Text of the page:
A Smoothbore AR Dozen-Gauge
By Holt Bodinson
Americans love their tactical shotguns. I think there’s a whiff of buckshot embedded in our collective DNA. As a country, we’ve carried them in every battle and police action over the last two-and-a-half centuries. They ride in our squad cars and guard our hearths and home. When the fighting gets close in, there’s still nothing more devastating and demoralizing than a fast volley of 00 or No. 4.
But something new is in the air. This year is turning out to be the year of the detachable-magazine, tactical shotgun. Mossberg and Remington modified their existing pumpguns, but not Armscor USA, which just unveiled a serious looking 12-bore AR.
Meet the Armscor VR-60, made in Turkey and imported by Rock Island Armory.
To three generations who’ve grown up with AR variants, the black VR-60 will prove to be a familiar beast. The stylized look is familiar. The controls are familiar. The feel is familiar. But it’s a 12-gauge with a 20″ barrel, a 3″ chamber and dressed out with removable choke tubes — IC, M and F to be exact. With a modest MSRP of $499, it’s a very appealing “big-bore AR.”
The VR-60 looks massive, like an AR10 on steroids, but don’t let the look fool you. The one-piece buttstock, lower receiver and sights are polymer. The deep forend is polymer, sporting not one, not two, not three, but four Picatinny rails for any mix of accessories. A red-dot and a flashlight would fit nicely.
What’s not plastic? Well, the receiver, bolt and fire control system. The bolt, by the way, features a vertically operating lug locking into the steel barrel extension plus a generous buffer pad mounted at its rear.
The VR-60 functioned flawlessly, kicking those empties up into the Arizona skyline.
Holt described it as great fun to shoot!
Carried with its A2 handle, the VR-60 balances perfectly. Holt would recommend replacing the
plastic A2 sights with metal ones, plus an XS CSAT aperture for close-range accuracy.
A Loading Tip
The big surprise to me was the 5-shot magazine is real honest-to-god, magnet-attracting steel. The Turks who build these guns know where to put steel. The magazine, accepting 3″ as well as 2-¾” shells — is fitted with a very stiff follower spring and is somewhat of a thumb-buster when it comes to seating the fifth round. The trick to loading the magazine is to place the base plate against an immovable object and inset the rounds so the rim of the next round presses down against the brass base of the proceeding one. If the engaging rim presses down against the plastic body, not the brass base, of the proceeding round, the rim digs into the plastic, making it darn difficult to seat the round to the rear of the magazine.
What’s nice about a shotgun accepting detachable mags is the reload is snappy-fast, and you can mix your loads — buckshot in one mag, slugs in another. The downside to the current VR-60 magazine design is its limited 5-shot capacity. Stock tactical shotguns already on the market come with magazine tubes holding 8–10 shells, but then again, their reload time is much slower. I’ll bet it evens out, with the added feature of the ammo selection when using the VR-60.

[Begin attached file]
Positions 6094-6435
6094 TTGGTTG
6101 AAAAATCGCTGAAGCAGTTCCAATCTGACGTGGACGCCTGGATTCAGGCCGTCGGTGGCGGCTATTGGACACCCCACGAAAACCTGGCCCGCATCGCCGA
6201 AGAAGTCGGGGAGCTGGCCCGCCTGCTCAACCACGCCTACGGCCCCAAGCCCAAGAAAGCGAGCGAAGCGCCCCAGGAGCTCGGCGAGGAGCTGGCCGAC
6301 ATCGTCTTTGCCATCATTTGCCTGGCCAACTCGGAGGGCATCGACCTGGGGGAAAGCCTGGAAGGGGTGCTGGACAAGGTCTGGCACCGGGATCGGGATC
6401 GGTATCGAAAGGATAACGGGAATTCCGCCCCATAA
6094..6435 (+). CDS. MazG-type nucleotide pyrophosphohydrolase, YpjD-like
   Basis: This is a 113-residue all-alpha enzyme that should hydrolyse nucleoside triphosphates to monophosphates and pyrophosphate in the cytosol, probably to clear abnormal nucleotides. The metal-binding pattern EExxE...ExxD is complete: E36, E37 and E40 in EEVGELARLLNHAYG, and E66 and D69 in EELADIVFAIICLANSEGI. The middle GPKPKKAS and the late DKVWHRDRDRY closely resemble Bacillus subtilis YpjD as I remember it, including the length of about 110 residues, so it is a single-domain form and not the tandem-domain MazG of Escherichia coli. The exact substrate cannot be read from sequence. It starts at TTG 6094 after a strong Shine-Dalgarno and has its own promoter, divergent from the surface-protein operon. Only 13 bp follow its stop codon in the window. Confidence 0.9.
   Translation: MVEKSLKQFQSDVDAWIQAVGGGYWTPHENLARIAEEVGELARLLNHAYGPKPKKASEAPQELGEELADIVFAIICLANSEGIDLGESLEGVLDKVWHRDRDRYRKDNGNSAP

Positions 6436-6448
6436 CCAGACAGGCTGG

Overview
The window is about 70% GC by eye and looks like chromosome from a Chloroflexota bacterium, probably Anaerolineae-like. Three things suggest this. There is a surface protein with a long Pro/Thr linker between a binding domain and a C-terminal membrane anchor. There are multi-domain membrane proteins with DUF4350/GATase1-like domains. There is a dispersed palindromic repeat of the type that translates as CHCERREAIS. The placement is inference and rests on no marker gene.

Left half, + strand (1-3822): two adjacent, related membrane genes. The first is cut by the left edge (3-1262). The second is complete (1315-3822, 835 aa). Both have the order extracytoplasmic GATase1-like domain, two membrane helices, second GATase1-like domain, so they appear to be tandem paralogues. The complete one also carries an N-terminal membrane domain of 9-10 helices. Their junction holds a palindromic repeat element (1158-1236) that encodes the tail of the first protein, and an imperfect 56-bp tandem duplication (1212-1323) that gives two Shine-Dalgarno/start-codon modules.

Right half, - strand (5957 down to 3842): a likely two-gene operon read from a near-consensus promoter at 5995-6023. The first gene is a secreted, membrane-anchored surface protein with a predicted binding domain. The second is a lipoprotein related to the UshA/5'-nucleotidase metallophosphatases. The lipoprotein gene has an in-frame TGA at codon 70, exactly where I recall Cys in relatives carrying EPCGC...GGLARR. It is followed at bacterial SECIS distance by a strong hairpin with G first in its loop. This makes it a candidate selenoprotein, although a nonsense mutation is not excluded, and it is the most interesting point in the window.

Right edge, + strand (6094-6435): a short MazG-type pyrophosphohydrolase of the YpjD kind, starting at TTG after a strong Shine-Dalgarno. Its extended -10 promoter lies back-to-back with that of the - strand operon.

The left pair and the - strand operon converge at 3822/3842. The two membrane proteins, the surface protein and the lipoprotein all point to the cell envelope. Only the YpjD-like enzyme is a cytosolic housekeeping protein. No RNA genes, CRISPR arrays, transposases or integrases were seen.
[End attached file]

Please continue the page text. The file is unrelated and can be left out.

With all the polymer and a little bit of steel, the VR 60, with an overall length of 39″, weighs a svelte 7.4 lbs. (unloaded) and 8.5 lbs. with five rounds stuffed in the magazine. With a fully loaded magazine, the balance point of the gun is right at the magazine well, so when you slip your hand through the Picatinny mounted, A2-styled carry handle/rear sight, the gun handles as nicely as an AR.
While the VR-60 sports a 3″ chamber, you do have to change out the gas piston when going from 2-3/4″ to a steady diet of 3″ magnums. If you’ve ever broken down a pump or semi-auto, the procedure is the same. Once the barrel is pulled, the gas piston is a finger-quick switch-out. The clear photographs in the owner’s manual illustrate just how simple it is.
Just one 41 pellet, No. 4 buck load on a target at 25 yards. Perhaps the VR-60 has “home defense” written all over it?
The all-steel magazines hold five 2-¾” or 3″ shells, offering quick load changes from buck to slug, shot, less-lethal, etc.
Fitted with the high A2 front sight, the VR-60 has an offset of 2.5″. In short, the line-of-sight is 2.5″ above the centerline of the bore, so at close ranges the center of your pattern will be slightly low. Not a big deal with shot, but with slugs it could be.
Solutions? If I were keeping the VR-60, I would scrap the plastic A2 sights and carry handle with metal ones and replace the rear aperture with XS Sight Systems’ CSAT, which carries a sighting notch that can be zeroed for a close-in seven yards.
While Rock Island recommends a 100-round break-in, the VR-60 fed, fired, extracted and ejected without a hiccup from the get-go. Recoil is straight back, moderate and fully controllable. Although I wish the Turks would add a soft, over-molded cheekpiece to the stock.
Hey, it’s a real fun gun with all the familiar AR controls at your fingertips. I don’t think I’ll be carrying it behind my Golden Retriever hunting quail, but as a tactical shogun it’s pretty neat and well priced. The rails allow you to put two flashlights on it (one is none/two is one, eh?), and the No. 4 buck pattern at 25 yards is impressive. Sounds like a home defense sleeper to me.
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